The majority initially reasons that, in view of Government Exhibit 20 and Gattuso's testimony regarding EFS & L loan approval practices, a rational jury could conclude that the full EFS & L board considered and approved the Yao transaction at its March 19, 1985 meeting. Government Exhibit 20 consists of two pages detailing approval of loans by the bank executive committee. Its first page indicates that the executive committee considered those transactions on March 7, 1985. At the top of its second page, which contains the reference to the initial Yao transaction, Government Exhibit 20 bears the notation "March 19, 1985, Cont." Further, during cross-examination, Gattuso testified to his belief that, in early 1985, loans generally required approval from both the full board and the executive committee.2 Certainly, if the EFS & L board approved the initial Yao transaction at that time--concededly in Gattuso's presence--a jury could infer the mental state required by § 1006. I cannot, however, agree that the evidence relied upon so heavily by the majority would permit a rational jury to reach that conclusion beyond a reasonable doubt.
The record is silent about the discrepancy in dates between the first and second pages of Exhibit 20 or the significance of the "March 19, Cont." notation. At best, that exhibit permits an inference as to the date on which the executive committee approved the initial Yao transaction. It does not purport to indicate when or if the full board acted on the transactions detailed. Although Gattuso testified that transactions generally required approval by the full board as well as the executive committee, the government produced no evidence tying the initial Yao loan to any particular meeting. Documentary evidence suggests that the EFS & L board never considered this transaction: although copies of minutes filed in evidence reflect approval of executive committee actions on many occasions, the record is devoid of any evidence indicating approval of actions taken by the executive committee on March 7 or March 19. In any event, Gattuso's testimony, corroborated by board minutes, indicates that with near uniformity, the board gave its assent to loans about two weeks after executive committee action.3 Considering the record as a whole, Gattuso's bare and equivocal statement that the board "generally" approved loan transactions after executive committee action, even supplemented by Exhibit 20, simply does not amount to proof beyond a reasonable doubt that the board considered the Yao transaction on March 19, 1985 in Gattuso's presence.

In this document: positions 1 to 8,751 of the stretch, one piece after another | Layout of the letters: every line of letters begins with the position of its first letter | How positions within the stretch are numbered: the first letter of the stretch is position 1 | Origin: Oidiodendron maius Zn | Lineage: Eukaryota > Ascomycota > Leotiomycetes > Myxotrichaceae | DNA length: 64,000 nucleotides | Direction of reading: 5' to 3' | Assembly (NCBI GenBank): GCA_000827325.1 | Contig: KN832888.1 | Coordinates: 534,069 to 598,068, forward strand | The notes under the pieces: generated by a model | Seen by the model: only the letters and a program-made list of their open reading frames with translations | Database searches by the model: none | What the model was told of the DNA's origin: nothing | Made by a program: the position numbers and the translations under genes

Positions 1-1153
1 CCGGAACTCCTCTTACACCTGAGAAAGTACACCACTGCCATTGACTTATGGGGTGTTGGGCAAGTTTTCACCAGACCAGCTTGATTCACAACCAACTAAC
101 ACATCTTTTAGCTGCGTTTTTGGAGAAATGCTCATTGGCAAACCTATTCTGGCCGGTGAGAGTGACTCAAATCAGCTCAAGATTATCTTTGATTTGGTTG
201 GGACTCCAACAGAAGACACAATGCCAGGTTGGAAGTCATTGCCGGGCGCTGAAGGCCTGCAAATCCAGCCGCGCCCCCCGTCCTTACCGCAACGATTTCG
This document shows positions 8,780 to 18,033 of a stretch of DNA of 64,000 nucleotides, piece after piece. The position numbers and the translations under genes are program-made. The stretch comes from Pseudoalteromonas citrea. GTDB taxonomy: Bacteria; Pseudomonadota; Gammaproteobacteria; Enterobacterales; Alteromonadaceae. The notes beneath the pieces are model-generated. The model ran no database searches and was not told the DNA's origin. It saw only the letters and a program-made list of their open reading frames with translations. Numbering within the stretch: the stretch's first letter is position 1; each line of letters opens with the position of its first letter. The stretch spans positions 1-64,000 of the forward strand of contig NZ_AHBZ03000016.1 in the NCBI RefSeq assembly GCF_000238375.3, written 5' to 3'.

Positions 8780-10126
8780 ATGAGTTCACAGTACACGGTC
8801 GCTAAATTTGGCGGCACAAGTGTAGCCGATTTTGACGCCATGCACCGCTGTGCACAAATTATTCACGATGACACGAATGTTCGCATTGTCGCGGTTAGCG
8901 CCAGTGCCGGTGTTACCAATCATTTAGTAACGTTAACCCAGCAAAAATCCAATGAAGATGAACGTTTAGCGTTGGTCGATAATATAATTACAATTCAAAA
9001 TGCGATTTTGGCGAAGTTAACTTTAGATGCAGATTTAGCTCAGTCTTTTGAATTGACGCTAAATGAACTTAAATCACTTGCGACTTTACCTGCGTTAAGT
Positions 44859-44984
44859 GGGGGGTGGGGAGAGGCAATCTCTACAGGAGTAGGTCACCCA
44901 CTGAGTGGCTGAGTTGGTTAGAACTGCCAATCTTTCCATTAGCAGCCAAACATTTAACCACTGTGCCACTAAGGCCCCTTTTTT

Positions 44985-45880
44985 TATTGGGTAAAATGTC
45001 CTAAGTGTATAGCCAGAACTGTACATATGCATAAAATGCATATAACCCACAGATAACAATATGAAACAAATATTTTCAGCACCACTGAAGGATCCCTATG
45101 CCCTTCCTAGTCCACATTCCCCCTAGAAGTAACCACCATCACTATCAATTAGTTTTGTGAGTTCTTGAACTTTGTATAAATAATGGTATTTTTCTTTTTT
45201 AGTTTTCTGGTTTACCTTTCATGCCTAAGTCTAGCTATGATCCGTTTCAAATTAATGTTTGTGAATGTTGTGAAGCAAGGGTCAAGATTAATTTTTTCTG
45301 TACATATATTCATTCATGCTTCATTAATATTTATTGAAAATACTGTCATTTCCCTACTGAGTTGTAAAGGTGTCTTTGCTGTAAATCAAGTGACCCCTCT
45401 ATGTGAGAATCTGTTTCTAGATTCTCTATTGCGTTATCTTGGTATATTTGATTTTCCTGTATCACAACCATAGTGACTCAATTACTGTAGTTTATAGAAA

Alternatively, the majority suggests that even if Gattuso did not vote to approve the initial Yao loan on March 19, the jury could have inferred his knowledge that EFS & L financed the Ames Farm purchase from his presence at the April 1 closing. The majority opines that if Gattuso learned of EFS & L's interest in the loan on April 1, his failure to stop the transaction and inform the bank of his interest gives rise to an inference of intent to defraud under § 1006. I simply cannot accept this proposition.
Lynn Yao produced a cashier's check--not a bank check--at closing. Further, Roy Gattuso--not Phillip Gattuso--managed the Ames Farm partnership. The government produced no evidence that Roy Gattuso ever informed Phillip Gattuso regarding Yao's financing, or even that he generally provided such information to his cousin regarding real estate sales.4 Further, Phillip Gattuso had an extremely attenuated interest in the Yao transaction: his father's estate owned ten percent of the parcel sold. In view of these facts, I do not believe that a jury could infer, from Gattuso's mere presence at the Ames Farm closing, that he knew EFS & L had provided funds to Lynn Yao for the purchase. Even if I agreed with the majority's proposition, I could not agree that Gattuso's knowledge at the closing would support criminal liability under § 1006. It is not contested that when Yao arrived at the Ames Farm closing EFS & L had completed the transaction, at least to the extent of $96,000, without a suggestion of the exercise of influence or even passive approval by Gattuso. The insider participation provisions of § 1006 seek to protect financial institutions from influence by fiduciaries with divided loyalties.5 Acceptance by an insider of benefit from a bank transaction where the insider learns of the transaction only after its completion cannot give rise to that concern. I would hold that a jury could not infer the intent to defraud required by § 1006 merely from such facts.